Among the highlights of Willimon's disclosures and lessons imparted -
- He started his creative life as an illustrator and painter, but found the static image insufficient to tell the stories he wanted to tell. (See illustrator Joel Iskowitz for an opposite point of view.)
- Willimon says the revolution in television-making founded and exemplified by his House of Cards is that a writer, producer, creator can sell not just a pilot but an entire season of a series to a distributor like Netflix. I'd say that this, in effect, is the creator's side of what we viewers experience and enjoy as binge all-at-once watching of a television series, and this increase of creative control in the producer's hands may be the beginning for television of what Kindle publishing has done for authors on Amazon.
- Willimon thinks that there's here's no such thing as writer's block - I've long thought much the same, that cries of writer's block are evasions. Willimon put an even finer point on this, explaining that writer's block is really not inability to write but unwillingness to confront a possible failure.
- Indeed, Willimon emphasized that we should embrace not run from failure - a view very much in tune with Kark Popper's (one of my favorite 20th century philosophers) that we learn more from our mistakes than our successes.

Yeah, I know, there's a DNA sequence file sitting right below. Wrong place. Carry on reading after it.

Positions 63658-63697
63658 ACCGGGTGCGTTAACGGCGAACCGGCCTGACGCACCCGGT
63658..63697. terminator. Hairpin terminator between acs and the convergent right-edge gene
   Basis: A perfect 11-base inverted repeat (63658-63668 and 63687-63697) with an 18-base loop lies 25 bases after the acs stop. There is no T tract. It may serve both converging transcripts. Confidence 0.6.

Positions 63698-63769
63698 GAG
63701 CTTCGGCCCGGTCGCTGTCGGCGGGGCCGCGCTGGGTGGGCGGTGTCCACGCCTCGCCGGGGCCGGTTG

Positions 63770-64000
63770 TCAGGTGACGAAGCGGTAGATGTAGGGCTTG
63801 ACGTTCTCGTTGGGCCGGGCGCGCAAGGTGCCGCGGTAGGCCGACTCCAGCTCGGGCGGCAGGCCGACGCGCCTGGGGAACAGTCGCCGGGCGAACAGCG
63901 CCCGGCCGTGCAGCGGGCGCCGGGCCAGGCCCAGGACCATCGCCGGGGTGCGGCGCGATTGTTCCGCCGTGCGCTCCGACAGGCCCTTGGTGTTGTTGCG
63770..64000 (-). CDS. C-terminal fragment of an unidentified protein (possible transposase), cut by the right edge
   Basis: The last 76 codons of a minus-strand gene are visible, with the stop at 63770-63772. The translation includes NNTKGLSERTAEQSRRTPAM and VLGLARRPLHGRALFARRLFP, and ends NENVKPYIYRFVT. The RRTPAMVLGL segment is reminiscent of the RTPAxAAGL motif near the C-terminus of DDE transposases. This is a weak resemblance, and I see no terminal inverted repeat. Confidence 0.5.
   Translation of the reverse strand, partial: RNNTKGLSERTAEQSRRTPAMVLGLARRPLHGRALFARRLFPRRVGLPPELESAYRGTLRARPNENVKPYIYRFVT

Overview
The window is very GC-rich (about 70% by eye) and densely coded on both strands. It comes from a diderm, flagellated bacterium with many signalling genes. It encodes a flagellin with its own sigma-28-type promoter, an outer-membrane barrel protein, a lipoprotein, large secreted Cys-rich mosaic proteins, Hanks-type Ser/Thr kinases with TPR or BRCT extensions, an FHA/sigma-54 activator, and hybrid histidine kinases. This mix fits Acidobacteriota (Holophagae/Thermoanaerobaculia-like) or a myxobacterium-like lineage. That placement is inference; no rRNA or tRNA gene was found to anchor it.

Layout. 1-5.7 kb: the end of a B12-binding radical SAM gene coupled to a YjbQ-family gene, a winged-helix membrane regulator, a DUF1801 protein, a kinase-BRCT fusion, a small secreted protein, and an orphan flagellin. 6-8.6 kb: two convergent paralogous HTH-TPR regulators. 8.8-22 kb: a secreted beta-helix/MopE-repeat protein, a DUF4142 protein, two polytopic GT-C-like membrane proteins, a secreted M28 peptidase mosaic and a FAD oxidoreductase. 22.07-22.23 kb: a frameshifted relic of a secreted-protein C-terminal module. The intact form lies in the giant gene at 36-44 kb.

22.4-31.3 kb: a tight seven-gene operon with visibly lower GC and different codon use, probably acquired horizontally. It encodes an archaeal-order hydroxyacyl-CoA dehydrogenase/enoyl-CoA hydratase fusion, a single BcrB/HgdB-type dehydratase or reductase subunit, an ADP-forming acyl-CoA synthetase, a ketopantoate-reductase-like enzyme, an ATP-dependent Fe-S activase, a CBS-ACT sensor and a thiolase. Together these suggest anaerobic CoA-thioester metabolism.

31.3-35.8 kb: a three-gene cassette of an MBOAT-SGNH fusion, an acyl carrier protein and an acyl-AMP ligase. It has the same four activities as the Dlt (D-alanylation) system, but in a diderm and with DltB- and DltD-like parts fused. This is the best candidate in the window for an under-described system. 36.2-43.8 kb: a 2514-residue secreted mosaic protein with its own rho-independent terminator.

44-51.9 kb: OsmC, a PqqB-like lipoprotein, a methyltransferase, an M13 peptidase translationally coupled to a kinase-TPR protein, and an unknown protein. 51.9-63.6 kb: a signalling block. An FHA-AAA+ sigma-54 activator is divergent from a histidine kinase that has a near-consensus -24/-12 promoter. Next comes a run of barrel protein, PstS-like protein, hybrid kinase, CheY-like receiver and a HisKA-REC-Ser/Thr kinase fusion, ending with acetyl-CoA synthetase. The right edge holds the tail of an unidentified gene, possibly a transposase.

- Willimon says the auteur theory of film (and, by extension, television) is overrated and untrue - these creative forms are inherently collaborative efforts. (I was thinking that one of the reasons I like writing novels and short stories is that I don't have to collaborate too much with anyone.)
- Willimon's favorite scene in the third season of House of Cards was Frank Underwood and Tom Yates first getting down to brass takes about Tom's life. Just about every scene with Tom was among my favorites in the third season.
See also House of Cards 3: Frank, Claire, "Putin," and Superb ... House of Cards Season 2: Even Better than the First, and Why ... House of Cards Season 1: A Review
And also Thomas Maier: Masters of Sex and Biography Come to Life